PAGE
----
Could I use a similar method to build my own little system containing two parameters with an arbitrary number of values in each? If so, is there a simple way of telling how to first combine the two into a single value for transmitting over the wire, and then how do I figure out how to get back to the two original values, knowing only the combined value and the number of possible values in the two lists?

If someone can explain this to me in relatively simple terms, I’d be really happy (I might even buy you a beer!)

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It’s been quite a while since I last blogged. A lot has been going on and I haven’t really had time to work on any pet projects. But last week, a little thing came up that I thought I should solve.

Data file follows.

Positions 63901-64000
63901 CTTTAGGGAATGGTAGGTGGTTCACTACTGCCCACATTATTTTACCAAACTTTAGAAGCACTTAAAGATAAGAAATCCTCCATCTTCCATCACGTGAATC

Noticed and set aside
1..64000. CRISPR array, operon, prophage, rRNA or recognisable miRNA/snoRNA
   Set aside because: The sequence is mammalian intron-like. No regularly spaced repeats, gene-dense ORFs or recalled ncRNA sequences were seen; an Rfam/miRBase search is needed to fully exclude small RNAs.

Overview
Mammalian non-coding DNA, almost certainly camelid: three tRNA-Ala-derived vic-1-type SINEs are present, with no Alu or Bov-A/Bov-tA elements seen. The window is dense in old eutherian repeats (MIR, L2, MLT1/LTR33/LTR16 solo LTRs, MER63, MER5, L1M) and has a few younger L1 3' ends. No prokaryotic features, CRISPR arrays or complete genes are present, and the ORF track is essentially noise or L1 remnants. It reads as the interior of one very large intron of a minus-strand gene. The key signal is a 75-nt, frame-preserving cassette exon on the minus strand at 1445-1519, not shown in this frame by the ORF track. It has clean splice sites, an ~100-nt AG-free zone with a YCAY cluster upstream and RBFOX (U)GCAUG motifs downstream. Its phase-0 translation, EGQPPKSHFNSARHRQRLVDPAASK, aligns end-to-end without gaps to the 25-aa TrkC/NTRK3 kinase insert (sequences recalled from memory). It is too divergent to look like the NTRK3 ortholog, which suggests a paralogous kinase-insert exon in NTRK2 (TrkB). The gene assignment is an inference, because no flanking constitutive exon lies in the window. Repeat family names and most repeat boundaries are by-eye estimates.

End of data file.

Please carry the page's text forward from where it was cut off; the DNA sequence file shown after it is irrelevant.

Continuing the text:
I’ve started using NLog for my logging purposes (it seems that log4net has slowed to a complete standstill with no releases since some time in 2008). So far I’m really happy with NLog and it seems to nicely support all my logging needs. However I stumbled on a situation where I needed to send log messages to a Syslog server at work and discovered that there was no Syslog target out of the box in NLog (as there is in log4net).

So what to do? Simple, write my own ;-)

To begin with I thought I’d need to fork out my own copy of the NLog source on GitHub and wire-up my Syslog target right in the innards of the system. So that was what I started out doing. However it seemed like an awful lot of wiring-up was needed to be able to support “just another way of sending messages”.

I stumbled across a chap called Ryan Farley’s blog – he had made his own custom target for NLog to notify Growl clients, so I quickly had a look at his source code up on GitHub.